Page 2834 - Week 09 - Thursday, 27 September 2007

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MR BARR (Molonglo—Minister for Education and Training, Minister for Planning, Minister for Tourism, Sport and Recreation, Minister for Industrial Relations) (5.58): In the time that remains I will quickly thank Dr Foskey for her support in opposing Mr Mulcahy’s amendments and signal that the government will not be supporting Mr Mulcahy’s amendments either.

Mr Speaker, I just want to make a couple of other comments in relation to some issues that the scrutiny of bills committee raised. The committee did particularly question whether the current penalties are proportionate to the offences. In particular, the committee asked whether, in the situation of the worst case where a person, through their negligence, exposes another person to a substantial risk of harm, the imposition of a fine of 1,500 penalty units and imprisonment for a maximum term of five years would be justified. My answer to that question is simply yes.

As mentioned earlier, the concept of criminal negligence is very different from civil negligence. It is not the case that employers would be charged with criminal negligence or imprisoned simply because they could be successfully sued for negligence. A court must be satisfied that a person’s act or omission merits criminal punishment. The defendant’s conduct must involve a great falling short of the standard of care that a reasonable person would exercise in the circumstances and there must be a high risk that the person would be exposed to serious harm because of the defendant’s acts or omissions.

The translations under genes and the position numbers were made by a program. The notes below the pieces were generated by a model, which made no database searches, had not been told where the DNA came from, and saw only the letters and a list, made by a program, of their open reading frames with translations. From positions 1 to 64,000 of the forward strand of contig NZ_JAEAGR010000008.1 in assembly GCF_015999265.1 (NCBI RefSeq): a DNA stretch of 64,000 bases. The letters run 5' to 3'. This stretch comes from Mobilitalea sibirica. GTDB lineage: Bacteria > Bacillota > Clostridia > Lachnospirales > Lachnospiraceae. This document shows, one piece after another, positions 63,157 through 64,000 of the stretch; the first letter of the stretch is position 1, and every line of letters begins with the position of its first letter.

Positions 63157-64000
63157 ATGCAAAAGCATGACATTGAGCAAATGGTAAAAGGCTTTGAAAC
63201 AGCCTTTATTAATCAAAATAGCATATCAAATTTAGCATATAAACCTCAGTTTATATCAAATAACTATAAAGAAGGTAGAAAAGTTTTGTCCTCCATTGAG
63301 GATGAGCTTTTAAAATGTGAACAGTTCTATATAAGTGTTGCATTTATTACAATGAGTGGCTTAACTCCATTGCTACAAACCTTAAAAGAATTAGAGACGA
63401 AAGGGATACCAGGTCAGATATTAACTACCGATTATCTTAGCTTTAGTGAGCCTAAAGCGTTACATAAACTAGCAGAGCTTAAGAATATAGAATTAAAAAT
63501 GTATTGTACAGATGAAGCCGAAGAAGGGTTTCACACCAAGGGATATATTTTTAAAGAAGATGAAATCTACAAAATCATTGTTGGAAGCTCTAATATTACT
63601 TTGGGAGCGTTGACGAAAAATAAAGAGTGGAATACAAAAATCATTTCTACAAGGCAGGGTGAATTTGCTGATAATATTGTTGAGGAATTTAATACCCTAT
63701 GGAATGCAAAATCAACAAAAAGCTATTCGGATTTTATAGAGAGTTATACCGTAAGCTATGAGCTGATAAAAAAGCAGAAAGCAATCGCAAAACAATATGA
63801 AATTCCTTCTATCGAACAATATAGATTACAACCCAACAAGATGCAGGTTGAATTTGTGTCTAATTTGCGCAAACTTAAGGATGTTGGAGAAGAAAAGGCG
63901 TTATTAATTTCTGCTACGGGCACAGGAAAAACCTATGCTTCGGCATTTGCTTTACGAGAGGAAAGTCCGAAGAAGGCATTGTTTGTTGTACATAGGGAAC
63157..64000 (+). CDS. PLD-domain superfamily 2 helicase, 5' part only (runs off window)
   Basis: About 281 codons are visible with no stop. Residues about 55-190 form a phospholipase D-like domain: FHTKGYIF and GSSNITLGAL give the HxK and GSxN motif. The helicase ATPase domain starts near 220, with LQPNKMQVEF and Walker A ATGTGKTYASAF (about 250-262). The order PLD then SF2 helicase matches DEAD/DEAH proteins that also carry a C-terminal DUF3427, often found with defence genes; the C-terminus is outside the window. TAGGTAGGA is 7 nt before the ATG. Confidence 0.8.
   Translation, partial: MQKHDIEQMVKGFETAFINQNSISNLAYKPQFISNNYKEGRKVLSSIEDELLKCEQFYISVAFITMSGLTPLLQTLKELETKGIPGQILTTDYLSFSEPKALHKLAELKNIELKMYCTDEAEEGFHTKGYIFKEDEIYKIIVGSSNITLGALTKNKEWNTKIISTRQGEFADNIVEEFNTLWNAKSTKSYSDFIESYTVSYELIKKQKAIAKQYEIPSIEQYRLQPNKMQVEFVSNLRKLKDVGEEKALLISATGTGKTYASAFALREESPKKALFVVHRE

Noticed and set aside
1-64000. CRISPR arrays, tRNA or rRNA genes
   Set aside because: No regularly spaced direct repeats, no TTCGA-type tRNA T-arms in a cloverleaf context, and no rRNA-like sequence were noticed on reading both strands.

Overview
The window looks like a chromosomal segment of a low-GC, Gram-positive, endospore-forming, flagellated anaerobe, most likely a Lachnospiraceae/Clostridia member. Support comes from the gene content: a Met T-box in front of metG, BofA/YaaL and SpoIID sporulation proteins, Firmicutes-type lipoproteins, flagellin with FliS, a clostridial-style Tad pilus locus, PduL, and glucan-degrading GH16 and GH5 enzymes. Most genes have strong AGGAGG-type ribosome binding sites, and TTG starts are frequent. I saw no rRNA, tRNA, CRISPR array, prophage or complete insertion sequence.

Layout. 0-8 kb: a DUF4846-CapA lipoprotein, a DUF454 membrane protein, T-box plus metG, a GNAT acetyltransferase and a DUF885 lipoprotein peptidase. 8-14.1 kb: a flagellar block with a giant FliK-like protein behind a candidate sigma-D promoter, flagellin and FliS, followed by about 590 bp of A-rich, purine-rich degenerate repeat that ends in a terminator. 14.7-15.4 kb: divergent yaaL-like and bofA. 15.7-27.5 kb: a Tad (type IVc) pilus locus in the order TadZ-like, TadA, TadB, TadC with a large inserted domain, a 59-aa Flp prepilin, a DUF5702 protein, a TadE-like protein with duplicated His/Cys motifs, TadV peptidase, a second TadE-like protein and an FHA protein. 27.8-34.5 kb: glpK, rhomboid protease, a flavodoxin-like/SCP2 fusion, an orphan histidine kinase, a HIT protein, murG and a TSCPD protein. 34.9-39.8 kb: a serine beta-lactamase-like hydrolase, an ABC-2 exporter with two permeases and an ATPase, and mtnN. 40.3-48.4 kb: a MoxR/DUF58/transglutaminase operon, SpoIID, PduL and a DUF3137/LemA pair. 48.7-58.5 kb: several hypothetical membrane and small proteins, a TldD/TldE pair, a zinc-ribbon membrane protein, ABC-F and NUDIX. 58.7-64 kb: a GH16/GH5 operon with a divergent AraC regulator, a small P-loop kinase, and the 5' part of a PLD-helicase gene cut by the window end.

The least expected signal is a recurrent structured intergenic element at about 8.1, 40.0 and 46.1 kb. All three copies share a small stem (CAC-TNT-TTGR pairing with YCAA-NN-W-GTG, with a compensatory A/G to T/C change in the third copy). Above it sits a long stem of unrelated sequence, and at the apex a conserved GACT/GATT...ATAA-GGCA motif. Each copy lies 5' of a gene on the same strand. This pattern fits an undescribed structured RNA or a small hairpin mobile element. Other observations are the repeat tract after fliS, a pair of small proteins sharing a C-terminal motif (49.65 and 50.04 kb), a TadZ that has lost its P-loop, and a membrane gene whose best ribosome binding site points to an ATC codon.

Mr Speaker, I would also like to add that the offences in question relate to exposing people to or causing serious harm. Serious harm is just that—it is serious harm; it is not mere exposure to a risk or hazard. Serious harm is defined in the Criminal Code to mean any harm that endangers, or is likely to endanger, human life or any harm that is, or is likely to be, significant and longstanding. So in light of this, I am satisfied and the government is satisfied that the penalties in the legislation are justified. It is worth noting that it is the Labor Party that maintains a strong commitment to improving work safety in the territory. The Labor Party is dedicated to building a robust and modern body of legislation that is consistent with the principles of natural justice and human rights.

The government believes that the provisions in this bill are further testament to our commitment to build a robust and modern body of work safety legislation. I commend the bill to the Assembly. I welcome the support of Dr Foskey, and I indicate again that the government will be opposing Mr Mulcahy’s amendments.

At 6.00 pm, in accordance with standing order 34, the debate was interrupted and the resumption of the debate made an order of the day for the next sitting. The motion for the adjournment of the Assembly was put.



DR FOSKEY (Molonglo) (6.00): Thank you, Mr Speaker. I want to express my solidarity with the monks and the citizens of Burma who were out in the streets. I do

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